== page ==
The law is settled by the cases I have quoted above, and the Courts below appear to me to have been right in holding that the Company had taken all reasonable steps to call attention to the condition. In my opinion this appeal should be dismissed with costs.
The question on this appeal is of the nature of those in which the boundary line between law and fact is not of an abstract or definite character. There is a large and varied class of cases where the legal duty of a member of society to his neighbour cannot be laid down a priori or without examining the special circumstances of the situation. The duty in these instances is ascertained by a standard which depends, not on mere general principles fashioned by the jurist—for no such general principles can provide for all the concrete details of which account must be taken—but on the opinion of reasonable men who have considered the whole of the circumstances in the particular instance, and can be relied on to say how, according to accepted standards of conduct, a reasonable man ought to behave in these circumstances towards the neighbour towards whom he is bound, by the necessities of the community, to act with forbearance and consideration. When the law takes cognisance of duties imposed by such social standards, it usually refers questions relating to them to a tribunal which is one of fact rather than of abstract legal principle. In cases where the question is whether there is alleged to have been negligence such as entitles the party injured by it to a remedy from a Court of justice, we are familiar with this procedure, and I think that it is really embodied in the practice adopted by our jurisprudence in the other kind of case that is now before us. Where there is a jury the question is really one of fact for the jury, and the function of the Judge is simply to see that the proper question is considered by them, a question which must, up to the point at which it is put, to some extent depend on certain general principles which belong to jurisprudence.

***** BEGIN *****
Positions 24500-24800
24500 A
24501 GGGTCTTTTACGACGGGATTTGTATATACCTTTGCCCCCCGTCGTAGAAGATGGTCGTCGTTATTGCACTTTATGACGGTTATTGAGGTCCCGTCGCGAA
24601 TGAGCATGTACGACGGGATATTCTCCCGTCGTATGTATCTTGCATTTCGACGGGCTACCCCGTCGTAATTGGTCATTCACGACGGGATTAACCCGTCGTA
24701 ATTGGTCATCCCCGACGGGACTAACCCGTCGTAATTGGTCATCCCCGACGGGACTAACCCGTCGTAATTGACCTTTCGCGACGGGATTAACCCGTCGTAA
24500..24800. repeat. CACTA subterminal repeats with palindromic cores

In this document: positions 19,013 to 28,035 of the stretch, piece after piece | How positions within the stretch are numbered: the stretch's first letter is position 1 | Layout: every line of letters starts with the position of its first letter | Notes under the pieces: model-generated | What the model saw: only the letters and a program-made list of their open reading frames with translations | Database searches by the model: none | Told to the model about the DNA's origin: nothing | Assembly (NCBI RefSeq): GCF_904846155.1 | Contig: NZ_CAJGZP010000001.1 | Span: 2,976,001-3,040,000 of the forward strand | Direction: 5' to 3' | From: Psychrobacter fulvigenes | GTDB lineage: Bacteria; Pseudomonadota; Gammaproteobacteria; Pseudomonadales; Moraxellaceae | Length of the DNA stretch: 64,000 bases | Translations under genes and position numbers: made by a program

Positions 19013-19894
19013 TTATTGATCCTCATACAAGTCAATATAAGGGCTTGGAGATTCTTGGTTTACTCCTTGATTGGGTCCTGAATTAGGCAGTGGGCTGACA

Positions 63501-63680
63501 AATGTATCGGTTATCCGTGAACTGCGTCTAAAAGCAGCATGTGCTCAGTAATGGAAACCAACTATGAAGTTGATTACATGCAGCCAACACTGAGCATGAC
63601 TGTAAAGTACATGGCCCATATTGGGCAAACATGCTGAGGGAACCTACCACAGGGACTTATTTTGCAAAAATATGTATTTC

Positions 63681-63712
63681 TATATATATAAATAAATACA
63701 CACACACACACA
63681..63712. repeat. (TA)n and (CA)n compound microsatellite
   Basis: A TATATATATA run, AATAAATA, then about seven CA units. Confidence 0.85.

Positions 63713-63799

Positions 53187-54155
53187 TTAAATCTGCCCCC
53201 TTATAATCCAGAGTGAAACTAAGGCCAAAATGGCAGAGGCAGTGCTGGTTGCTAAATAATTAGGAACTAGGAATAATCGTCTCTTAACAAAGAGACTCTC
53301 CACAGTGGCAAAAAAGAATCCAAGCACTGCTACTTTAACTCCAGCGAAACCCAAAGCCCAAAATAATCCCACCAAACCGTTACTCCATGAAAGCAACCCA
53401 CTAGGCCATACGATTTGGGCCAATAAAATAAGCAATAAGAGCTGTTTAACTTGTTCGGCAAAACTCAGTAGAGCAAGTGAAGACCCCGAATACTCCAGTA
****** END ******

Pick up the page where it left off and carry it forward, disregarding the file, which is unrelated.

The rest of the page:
I agree that the appellant here was entitled to ask that all that was reasonably necessary as matter of ordinary practice should have been done to bring to his notice the fact that the contract tendered to him, when he paid his passage money, excluded the right which the general law would give him, unless the contract did exclude it, to full damages if he was injured by the negligence of those who contracted to convey him on their steamer. Whether all that was reasonably necessary to give him this notice was done is, however, a question of fact, in answering which the tribunal must look at all the circumstances and the situation of the parties. On this question even your Lordships sitting here are a tribunal of fact far more than of law, and what we have to do as lawyers is no more than to see that we have shaped for ourselves the question of fact to which I have referred. If this is borne in mind I think that it explains decisions which are not really divergent. In Henderson v. Stevenson, what this House seems to me to have considered was only the particular question of fact which arose in the circumstances of that appeal. In Parker v. South-Eastern Railway Co. the only question was whether the question had been properly put to the jury. Mellish and Baggallay, L.JJ., thought that it had not. Bramwell, L.J., dissenting, thought that the facts were such that the jury ought to have been at once directed to find a verdict for the defendants. In Grand Trunk Railway Co. of Canada v. Robinson, the Judicial Committee obviously thought that the question was in substance one of fact, of the nature which I have indicated, and that no difficulty as to the law applicable arose.